Spencerville a runway to high fashion
SPENCERVILLE - It was a night of glitz, glam, and all things fabulous August 27th in Spencerville, as Designer Robert E. Blackmon hosted his first ever full line fashion show, launching his Rebel Fashion line. Brockville's Bonita Bold Fashion took to the catwalk as well at the three hour "Bold & Rebellious" event, which was held at the private home of Blackmon. The unprecedented fashion event was a smash hit, with proceeds going to benefit the Spencerville Mill and Museum Foundation for ongoing maintenance of the historic grist mill and museum and its scenic riverside park.
Dressed to impress, audience members at the event were treated to a show featuring everything from bikinis to bridal. The show also included men's accessories. A well-known Master of Ceremonies from Los Angeles, Big Kim, flew in for the show. Cocktails at a cash bar, a live auction and a pop-up shopping boutique added to the merriment of the event.
Best-selling author, lifestyle expert, fitness guru, and fashion designer Robert E. Blackmon first came to Spencerville eight years ago. He settled in the village with his husband, whose family is from the area.
"I'm from the big city; I came from L.A., so I was accustomed to a fast-paced lifestyle. I joke with my husband that Spencerville was the real reason I married him. The sense of family and community, the people here, it made the decision to move here so easy," says Robert of his love for the village.
Originally pursuing a career as an architect, Robert gained his passion for designing clothing by chance.
"I had to take electives in school, and I ended up in Home Economics. I didn't take to it at all; I was awful in fact. I barely passed the class with a C and it didn't cross my mind again for awhile. After school, I moved out to L.A. One evening at a party, a friend mentioned that they couldn't wear the shirt they had wanted to because a button had fallen off, and I was like 'why not just sew it back on?' I guess a bit of that home ec class had stuck, after all. So I made something like $20 to fix that shirt, and it just grew organically from there; people would bring me things to mend or tailor. It really became a passion. I started making Halloween costumes and prom dresses, and I realized it was something I could make money doing," says Robert of his unlikely start in the world of fashion.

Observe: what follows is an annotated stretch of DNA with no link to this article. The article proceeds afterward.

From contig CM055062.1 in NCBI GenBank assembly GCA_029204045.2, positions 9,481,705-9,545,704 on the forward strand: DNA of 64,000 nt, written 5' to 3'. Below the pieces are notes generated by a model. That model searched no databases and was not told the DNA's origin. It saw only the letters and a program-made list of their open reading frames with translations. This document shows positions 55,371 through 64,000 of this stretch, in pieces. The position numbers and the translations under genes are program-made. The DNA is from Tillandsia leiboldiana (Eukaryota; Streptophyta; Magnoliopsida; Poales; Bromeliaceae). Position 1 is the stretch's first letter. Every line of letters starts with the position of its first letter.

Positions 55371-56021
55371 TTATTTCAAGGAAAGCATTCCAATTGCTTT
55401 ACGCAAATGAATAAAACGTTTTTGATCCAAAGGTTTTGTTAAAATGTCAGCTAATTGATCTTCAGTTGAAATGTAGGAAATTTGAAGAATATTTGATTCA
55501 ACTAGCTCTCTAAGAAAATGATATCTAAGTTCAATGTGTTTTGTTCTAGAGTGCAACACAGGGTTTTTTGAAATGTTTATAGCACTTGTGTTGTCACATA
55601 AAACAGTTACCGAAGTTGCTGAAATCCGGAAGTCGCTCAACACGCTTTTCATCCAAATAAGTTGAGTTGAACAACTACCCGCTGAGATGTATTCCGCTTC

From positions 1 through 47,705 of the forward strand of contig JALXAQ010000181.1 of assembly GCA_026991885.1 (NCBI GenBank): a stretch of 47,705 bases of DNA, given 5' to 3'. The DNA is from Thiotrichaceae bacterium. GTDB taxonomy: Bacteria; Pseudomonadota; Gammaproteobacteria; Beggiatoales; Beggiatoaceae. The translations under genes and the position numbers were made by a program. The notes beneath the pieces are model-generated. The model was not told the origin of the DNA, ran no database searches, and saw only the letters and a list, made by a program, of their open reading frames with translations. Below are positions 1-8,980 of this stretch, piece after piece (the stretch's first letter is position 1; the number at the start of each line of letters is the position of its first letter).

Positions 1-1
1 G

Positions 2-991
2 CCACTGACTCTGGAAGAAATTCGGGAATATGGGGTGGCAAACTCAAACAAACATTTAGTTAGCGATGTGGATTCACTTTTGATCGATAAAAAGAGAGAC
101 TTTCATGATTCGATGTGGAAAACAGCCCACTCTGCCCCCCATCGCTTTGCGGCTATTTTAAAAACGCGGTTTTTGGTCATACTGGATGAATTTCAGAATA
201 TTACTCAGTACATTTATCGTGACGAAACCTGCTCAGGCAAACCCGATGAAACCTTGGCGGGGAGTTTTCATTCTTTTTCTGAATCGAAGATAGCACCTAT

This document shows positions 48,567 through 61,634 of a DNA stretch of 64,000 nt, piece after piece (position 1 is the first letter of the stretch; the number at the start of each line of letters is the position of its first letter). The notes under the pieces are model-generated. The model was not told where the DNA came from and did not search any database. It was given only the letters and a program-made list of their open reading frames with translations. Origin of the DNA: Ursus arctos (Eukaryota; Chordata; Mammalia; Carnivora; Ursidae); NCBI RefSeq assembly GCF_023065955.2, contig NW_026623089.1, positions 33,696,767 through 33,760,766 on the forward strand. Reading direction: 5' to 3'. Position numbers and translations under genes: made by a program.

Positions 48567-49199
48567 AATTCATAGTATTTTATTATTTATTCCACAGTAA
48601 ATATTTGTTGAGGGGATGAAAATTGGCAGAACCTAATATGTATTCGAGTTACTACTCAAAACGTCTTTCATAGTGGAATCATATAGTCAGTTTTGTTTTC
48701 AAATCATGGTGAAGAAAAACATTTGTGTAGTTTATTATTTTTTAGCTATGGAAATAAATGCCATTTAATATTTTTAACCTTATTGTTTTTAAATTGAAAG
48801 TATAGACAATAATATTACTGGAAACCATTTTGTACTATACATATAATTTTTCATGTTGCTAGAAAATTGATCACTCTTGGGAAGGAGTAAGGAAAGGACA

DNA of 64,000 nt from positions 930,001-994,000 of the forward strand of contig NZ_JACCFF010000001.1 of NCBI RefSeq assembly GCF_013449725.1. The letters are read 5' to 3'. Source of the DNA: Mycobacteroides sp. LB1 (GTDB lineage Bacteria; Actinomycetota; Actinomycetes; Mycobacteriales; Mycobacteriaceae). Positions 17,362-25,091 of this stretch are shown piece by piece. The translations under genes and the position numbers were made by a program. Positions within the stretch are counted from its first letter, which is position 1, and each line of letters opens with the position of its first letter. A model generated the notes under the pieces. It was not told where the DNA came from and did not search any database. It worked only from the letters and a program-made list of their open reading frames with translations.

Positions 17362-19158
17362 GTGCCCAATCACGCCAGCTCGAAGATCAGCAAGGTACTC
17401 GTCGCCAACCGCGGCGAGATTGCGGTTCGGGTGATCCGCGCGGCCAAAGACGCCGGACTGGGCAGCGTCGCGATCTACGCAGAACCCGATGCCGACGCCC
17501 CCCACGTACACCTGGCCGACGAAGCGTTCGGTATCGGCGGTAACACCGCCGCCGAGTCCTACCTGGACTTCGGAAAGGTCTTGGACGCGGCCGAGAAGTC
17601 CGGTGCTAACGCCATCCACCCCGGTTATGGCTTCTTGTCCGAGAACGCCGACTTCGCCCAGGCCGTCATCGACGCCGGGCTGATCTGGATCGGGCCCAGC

Robert's line consists exclusively of one-of-a-kind pieces, usually catered to a specific client or event.
"I'm the anti-designer's designer. I like to work with and for my clients. I like to take the time to sit and learn who the person is. Sometimes people come to me with an idea in their head based on current trends or what's 'in', and they think that's what they have to wear because that's what everyone else is doing. I don't believe in that at all. No disrespect to any other designers whatsoever, but I like to get my clients away from thinking they have to look a certain way. I approach it by finding out what that person likes; what are their interests, favourite things, etc. We collaborate together and build that garment together. It's not a quick process. A prom dress, for instance, might take anywhere from three weeks to a few months to come together," says Robert of his process when creating a garment tailored specifically to the personality of each client.